Saboteur is, in a sense, a poor man's annihilator. It would appear primarily on cards flavored around undermining the enemy rather than taking direct action against them, like Spies and Rogues, as its flavor revolves around infiltrating the enemy's territory and screwing with their stuff. It works similarly to Szadek, Lord of Secrets's combat damage circumvention, except it affects the opponent's hand and board instead of their library. Also, the damage is only prevented if the opponent's number of permanents and/or cards in hand equals or exceeds the combat damage (effectively, 1 card stops 1 damage). While the opponent cannot choose to discard/sacrifice fewer cards and take the remainder as damage to their life, if they do not have enough cards to match the damage, they have to discard/sacrifice them all and take the remainder as damage to their life. Also, much like lifelink, saboteur's effect is directly tied to the damage dealt, so anything that reduces or prevents the damage a saboteur deals will reduce the amount of cards that need to be discarded/sacrificed. As a final note, creatures with saboteur deal damage to creatures and planeswalkers normally. If your creature with saboteur attacks a player without being blocked and you redirect the damage to one of that player's planeswalkers, you would simply remove loyalty counters from that planeswalker equal to the damage dealt as normal.

    Dedicated Saboteur (When this creature deals damage to a player, that player must sacrifice a number of permanents and/or discard cards from his/her hand equal to the combat damage that would be dealt. Then prevent an amount of damage equal to the total number of permanents sacrificed and cards discarded.)

    This ability works just like saboteur, except it applies to all the damage the creature bearing it deals, not just combat damage. In practice, they will only work differently if you have means of giving your creatures new ways to deal noncombat damage (like equipment, auras, and enchantments), as creatures with dedicated saboteur generally won't have abilities allowing them to directly damage players.
  • @JaceNalaar What? Isn't it a good thing to provide a detailed explanation of how an ability works and how it is used? Better to get it out of the way now than have an argument over it later.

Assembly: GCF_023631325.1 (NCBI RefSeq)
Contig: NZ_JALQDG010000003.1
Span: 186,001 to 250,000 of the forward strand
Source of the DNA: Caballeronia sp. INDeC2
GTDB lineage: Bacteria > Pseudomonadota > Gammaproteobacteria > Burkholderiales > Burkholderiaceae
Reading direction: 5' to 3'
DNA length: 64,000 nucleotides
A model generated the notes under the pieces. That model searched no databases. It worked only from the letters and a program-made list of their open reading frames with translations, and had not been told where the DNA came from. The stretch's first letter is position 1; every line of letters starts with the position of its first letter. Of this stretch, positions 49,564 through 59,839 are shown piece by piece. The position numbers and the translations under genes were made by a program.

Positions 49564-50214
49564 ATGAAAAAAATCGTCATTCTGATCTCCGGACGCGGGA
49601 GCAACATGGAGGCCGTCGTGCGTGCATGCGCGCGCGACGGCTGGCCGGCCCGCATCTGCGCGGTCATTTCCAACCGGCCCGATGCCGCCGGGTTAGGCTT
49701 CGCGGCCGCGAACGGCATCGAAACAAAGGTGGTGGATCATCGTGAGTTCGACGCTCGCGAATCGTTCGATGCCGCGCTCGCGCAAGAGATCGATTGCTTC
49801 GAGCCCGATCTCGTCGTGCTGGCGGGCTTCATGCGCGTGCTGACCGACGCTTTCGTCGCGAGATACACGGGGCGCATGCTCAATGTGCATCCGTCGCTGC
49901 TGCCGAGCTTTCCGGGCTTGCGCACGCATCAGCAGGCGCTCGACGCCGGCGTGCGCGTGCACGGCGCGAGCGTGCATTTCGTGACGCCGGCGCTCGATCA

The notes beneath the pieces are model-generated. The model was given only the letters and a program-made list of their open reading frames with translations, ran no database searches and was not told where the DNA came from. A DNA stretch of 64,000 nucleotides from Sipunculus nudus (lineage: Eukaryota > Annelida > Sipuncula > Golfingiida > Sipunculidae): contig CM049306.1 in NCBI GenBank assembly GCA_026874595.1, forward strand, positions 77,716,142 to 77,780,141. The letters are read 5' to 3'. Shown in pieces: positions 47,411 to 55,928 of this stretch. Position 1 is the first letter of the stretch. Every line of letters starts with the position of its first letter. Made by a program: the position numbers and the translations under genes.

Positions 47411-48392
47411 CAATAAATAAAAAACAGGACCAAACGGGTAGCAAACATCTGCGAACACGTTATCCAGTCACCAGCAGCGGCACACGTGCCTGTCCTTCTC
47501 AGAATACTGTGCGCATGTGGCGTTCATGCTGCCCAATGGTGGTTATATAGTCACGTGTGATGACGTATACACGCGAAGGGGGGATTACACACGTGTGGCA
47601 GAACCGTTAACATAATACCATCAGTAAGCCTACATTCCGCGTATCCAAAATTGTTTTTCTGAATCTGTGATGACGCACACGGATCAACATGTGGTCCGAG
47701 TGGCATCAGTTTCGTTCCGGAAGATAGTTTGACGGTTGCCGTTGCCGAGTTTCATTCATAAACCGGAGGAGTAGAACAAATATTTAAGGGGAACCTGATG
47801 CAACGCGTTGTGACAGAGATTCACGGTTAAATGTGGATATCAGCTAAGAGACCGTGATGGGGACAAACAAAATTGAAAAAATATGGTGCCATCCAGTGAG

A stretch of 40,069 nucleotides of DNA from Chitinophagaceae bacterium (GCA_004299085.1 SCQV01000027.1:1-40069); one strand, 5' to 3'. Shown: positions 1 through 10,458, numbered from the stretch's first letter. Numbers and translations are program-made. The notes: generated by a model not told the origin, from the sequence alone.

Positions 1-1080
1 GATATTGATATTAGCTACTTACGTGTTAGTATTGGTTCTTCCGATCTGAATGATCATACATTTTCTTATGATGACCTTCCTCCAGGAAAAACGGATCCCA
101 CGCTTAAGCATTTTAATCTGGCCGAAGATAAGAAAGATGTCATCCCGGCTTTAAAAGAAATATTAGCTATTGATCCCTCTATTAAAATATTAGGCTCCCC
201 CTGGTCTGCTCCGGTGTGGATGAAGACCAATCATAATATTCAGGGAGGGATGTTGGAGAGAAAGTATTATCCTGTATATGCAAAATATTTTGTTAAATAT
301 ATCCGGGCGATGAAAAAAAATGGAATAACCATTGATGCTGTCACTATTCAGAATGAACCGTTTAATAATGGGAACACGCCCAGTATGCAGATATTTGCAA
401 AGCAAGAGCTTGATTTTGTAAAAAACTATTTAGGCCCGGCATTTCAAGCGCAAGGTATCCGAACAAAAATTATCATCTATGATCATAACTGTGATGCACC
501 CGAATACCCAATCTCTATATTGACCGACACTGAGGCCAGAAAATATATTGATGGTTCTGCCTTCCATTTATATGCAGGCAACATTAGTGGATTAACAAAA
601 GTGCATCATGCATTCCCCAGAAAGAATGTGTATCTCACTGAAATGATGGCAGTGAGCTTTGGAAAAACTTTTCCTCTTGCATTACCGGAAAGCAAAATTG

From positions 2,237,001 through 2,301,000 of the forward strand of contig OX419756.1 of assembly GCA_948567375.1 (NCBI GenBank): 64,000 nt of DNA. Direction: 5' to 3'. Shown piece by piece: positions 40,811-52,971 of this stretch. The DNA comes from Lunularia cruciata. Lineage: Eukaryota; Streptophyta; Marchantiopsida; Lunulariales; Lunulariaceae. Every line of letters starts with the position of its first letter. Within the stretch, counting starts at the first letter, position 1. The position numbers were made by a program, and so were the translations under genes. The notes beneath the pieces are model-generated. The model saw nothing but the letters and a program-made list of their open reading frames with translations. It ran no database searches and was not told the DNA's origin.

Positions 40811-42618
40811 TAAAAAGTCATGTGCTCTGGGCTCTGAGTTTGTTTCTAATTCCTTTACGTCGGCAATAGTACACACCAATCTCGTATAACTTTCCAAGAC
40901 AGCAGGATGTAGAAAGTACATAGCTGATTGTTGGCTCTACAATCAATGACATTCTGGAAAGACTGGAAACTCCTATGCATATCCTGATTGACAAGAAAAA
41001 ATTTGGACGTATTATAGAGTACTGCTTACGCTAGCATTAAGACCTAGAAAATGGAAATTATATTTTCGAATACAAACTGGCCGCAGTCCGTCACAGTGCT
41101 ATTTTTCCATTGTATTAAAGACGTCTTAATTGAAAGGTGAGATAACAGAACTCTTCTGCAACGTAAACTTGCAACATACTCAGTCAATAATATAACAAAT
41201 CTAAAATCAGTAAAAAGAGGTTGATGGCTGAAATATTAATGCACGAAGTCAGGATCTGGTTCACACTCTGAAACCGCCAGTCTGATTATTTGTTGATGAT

• @Luigifan - It certainly is. It helps people who might want to use it, but don't know what your idea behind it was. If you go back and look, there are quite a few vague ideas, and those are some of the hardest ones to use.
  • Here are some mechanics that care about what happens while a spell is on the stack:

    Feint [cost]: Whenever you have priority while this spell is on the stack, you may pay [cost]. If you do, remove it from the stack and return it to its owner's hand.


    Flow: Return this spell to its owner's hand as part of its resolution if no other spells or abilities were put on the stack after it was cast.


    Blood Pact: If damage is dealt to you while this spell is on the stack, this spell's effects don't end at [time] (usually the beginning of the next end step, but the example card has rules issues that require a change.

  • edited June 2016
    I tried coining a mechanic called "rainbow mana", which would be mana that counted as all colors simultaneously but only 1 mana at a time (like Rainbow Energy from the Pokémon Trading Card Game). To balance the sheer utility of rainbow mana, generating it would always come with some sort of cost and/or restriction, like requiring you to pay 3 life or only being spendable on planeswalker spells - and some rainbow mana generation effects might even include mana in their cost, so your mana pool wouldn't actually increase. (I decided that 1 life was too little because it would make rainbow mana generators strictly better than painlands, and 2 life was too little because it would render Phyrexian mana obsolete.)

    Then I remembered that the game already has cards that "generate X mana of any color", like the infamous Black Lotus. Oops.

    But that's okay. I still have a new mechanic ready to go. Though I'm afraid I made it a bit too hardcore...